This morning I took a walk on the Lighthouse Track, thinking that the National Park, at least, would be unchanged. Alas, no. The terrace by the cafe near the lighthouse is being torn up, so the cafe is closed. If you are thinking about enjoying a reviving beverage while calmly enjoying the view, forget it.
This caused me to review in my mind all the changes that are going on in Byron. A new hospital is going up, with a new roundabout in front of it, and another roundabout is planned for McGettigans Lane. The route to town will soon be wild and whirling as well as gridlocked. Soon there will presumably be construction on the old hospital site too.
Half of the Wollie’s car park is becoming a deluxe shopping centre with underground parking. The old council chambers in Lawson Street is being extensively renovated, as is the corner shop near the clocktower.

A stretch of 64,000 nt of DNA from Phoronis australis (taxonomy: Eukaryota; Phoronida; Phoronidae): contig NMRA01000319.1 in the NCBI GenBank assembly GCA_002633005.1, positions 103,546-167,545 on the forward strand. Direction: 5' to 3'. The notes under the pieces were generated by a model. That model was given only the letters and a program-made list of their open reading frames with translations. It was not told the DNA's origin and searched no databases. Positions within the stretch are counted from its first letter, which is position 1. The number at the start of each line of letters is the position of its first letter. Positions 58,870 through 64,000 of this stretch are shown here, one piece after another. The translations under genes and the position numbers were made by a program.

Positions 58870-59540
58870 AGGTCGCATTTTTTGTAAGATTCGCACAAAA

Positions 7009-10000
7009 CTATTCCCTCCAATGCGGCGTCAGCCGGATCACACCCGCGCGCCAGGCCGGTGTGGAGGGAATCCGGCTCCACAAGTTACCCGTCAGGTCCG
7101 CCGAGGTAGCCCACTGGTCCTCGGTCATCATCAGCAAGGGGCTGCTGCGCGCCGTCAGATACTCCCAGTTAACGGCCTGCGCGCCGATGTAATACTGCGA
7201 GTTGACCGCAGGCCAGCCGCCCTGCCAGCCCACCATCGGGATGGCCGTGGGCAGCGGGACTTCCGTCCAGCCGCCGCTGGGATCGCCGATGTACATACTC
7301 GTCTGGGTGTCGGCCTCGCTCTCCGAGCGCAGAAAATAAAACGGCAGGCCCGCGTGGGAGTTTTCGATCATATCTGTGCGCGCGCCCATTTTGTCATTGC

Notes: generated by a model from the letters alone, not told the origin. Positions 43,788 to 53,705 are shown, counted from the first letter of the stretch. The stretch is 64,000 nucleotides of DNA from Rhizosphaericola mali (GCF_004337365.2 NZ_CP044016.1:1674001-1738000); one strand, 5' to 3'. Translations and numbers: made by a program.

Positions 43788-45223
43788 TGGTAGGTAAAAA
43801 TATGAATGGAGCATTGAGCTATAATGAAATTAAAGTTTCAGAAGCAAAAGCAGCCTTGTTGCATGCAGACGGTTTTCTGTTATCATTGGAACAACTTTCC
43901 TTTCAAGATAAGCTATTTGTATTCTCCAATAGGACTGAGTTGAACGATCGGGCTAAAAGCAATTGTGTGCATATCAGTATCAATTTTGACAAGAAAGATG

West Byron seems destined for huge changes, and in an effort to cope, the Shirley Street entrance to town is being reconstructed, we all hope for the better. And who knows where the markets are going?
Soon nothing in Byron will be the same except the beaches. Oops, sorry, no, I forgot Belongil.
After all these changes, will the town be better?
To be honest, as far as the tourist business is concerned, I think the answer is yes. Tourists love to squander their money on overpriced goods of little value. Witness the number of clothing shops in the main street. Why should the whole Byron experience be any different?
As far as being a place where real people live, however, I think the answer is no. I think Byron will follow the fate of Venice, a beautiful city which used to have about 160,000 residents, and now has only about 60,000 — most of the buildings are occupied by tourists, about 55,000 a day.
Byron’s fame, like Venice’s, will keep it going a long time, but I predict tour groups before too long.
Charles McFarland, Ewingsdale